Breaking news: Video games will save the world. Plus, the moon is made of tapioca
Far be it from me to disparage another person’s vice — I’ve admitted a weakness for the Syfy Channel more than once — but apparently it’s not enough to tolerate video games as a harmless pastime. We now must accept that, like milk, they do a body good.
I’m responding here to a HuffPo piece by Jane McGonigal, “author and video game designer,” who has written a book called Reality is Broken: Why Games Make Us Better and How They Can Change the World.
Noting that half a billion people play games at least an hour a day, with young people racking up 10,000 hours (or as much time as they spend in school) by the time they turn 18, McGonigal asserts that this not time wasted, as it would be on such trivial pursuits as playing outside, volunteering at an animal shelter or, oh I don’t know, reading some books.
No, McGonigal crows, “more than a decade’s worth of scientific research” shows that gaming induces powerful emotions, sharpens social interactions, instills personal confidence, strengthens bonds to family and friends, and teaches the world to sing in perfect harmony.
Let me pause to say right here –you saw this coming, right? –that this is all pure balderdash. I’m not condemning gaming. My nephew spends an exorbitant amount of time playing World of Warcraft, and he’s a fine young man who’s doing well in college–he has an actual girlfriend!
But the notion that playing video games is a better way to bond with family than, say, going on a picnic, or visiting a museum, or attending church, or simply sitting around the dinner table chatting is just ridiculous. It’s the kind of argument that could only be made by someone with a vested interest –mmm…video-game designer, eh?
I’m not saying playing video games might not provide some marginal improvement in certain cognitive or social skills, but what it would make really make you better at is playing video games. It’s like lifting weights at the gym, which demonstrably increases strength but mainly makes you better at — what? Why, lifting weights at the gym. If you want to translate that strength to, say, a sport, then you have to get out of the gym and practice the freakin’ sport.
But doesn’t McGongial say she has scientific evidence that we are on the brink of a video game-induced Age of Aquarius, with sympathy and trust abounding and the mind’s true liberation and all that? Well, yes, she does, and maybe the science in her book is convincing, I don’t know.
The “scientific evidence” she quotes in her HuffPo essay, however, is of the subjective variety. People who play video games become happier and better at all kinds of things, including playing musical instruments, taking tests, being helpful, etc., etc., etc.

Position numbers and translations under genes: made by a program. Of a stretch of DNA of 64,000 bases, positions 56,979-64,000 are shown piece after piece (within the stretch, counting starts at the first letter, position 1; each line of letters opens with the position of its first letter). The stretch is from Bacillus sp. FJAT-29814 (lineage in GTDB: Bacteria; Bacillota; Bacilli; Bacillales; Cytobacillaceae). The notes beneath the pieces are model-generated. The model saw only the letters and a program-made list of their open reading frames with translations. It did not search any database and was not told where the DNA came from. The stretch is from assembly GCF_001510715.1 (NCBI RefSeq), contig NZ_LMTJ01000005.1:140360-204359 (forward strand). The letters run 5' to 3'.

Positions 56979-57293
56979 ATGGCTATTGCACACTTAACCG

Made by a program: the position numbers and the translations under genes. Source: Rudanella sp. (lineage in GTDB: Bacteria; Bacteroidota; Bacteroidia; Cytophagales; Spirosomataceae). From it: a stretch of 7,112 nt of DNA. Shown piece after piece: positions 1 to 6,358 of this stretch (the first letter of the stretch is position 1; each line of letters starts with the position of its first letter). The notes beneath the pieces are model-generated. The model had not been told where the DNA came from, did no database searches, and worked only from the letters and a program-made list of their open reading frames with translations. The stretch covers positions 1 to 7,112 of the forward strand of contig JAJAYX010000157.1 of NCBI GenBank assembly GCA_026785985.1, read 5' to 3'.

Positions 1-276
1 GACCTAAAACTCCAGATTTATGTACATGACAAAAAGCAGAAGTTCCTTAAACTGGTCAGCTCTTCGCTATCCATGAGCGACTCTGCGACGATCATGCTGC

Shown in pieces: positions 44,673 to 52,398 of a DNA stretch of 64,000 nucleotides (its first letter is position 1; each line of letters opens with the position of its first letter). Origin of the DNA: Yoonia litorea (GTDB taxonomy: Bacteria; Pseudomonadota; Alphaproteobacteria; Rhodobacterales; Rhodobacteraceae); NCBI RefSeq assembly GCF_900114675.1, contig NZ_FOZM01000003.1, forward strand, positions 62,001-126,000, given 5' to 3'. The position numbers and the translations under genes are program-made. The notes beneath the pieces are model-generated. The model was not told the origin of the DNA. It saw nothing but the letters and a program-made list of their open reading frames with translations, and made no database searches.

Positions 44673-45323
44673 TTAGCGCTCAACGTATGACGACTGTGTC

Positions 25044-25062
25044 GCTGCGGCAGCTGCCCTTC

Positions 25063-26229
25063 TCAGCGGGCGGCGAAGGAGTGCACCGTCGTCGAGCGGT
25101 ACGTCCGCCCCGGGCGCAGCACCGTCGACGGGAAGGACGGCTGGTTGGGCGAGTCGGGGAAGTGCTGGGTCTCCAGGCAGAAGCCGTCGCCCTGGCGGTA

How does she know? She asks people! These are self-reported results! Researcher: “So, Chad, after playing Guitar Hero for 23 hours this week, did you practice on your real guitar?” Chad: “Yeah, dude, I practiced way more than I would have without the inspiration of playing video games!”
Another satisfied customer. And when this subject participates in a dietary study, or a study of budgeting, he will accurately report how many calories he consumed or how much money he spent. Riiiight.
Again, I’m not attacking video games, only McGonigal’s absurd claims. What most disturbs me, though, is her assertion that “reality is broken.”
“The truth is this: in today’s society, computer and video games are fulfilling genuine human needs that the real world is currently unable to satisfy. Games are providing rewards that reality is not.”
Really? The exact same thing could be said of crack cocaine. I submit that McGonigal is ignorant of a few basic aspects of the human character — chiefly, that reality cannot be broken. Only our response to it can be broken. This is a truth recognized by mystics, philosophers and artists since the dawn of time.
“It is better for you to be free of fear lying upon a pallet, than to have a golden couch and a rich table and be full of trouble,” said Epicurus. Or St. Paul: “I have learned, in whatsoever state I am, therewith to be content.” And Will Shakespeare: “The fault, dear Brutus, lies not in our stars but in ourselves…”
McGonigal asserts: “The fact that so many people of all ages, all over the world, are choosing to spend so much time in game worlds is a sign of something important, a truth that we urgently need to recognize.”
Yes, it’s a sign that video games are powerfully addictive — and there’s nothing inherently wrong with that. So is my primary choice of entertainment, books.
There’s nothing wrong with video games, that is, so long as we don’t confuse, as I fear McGonigal has, the virtual reality of gaming with the “real” reality where we live and breathe and interact with actual people.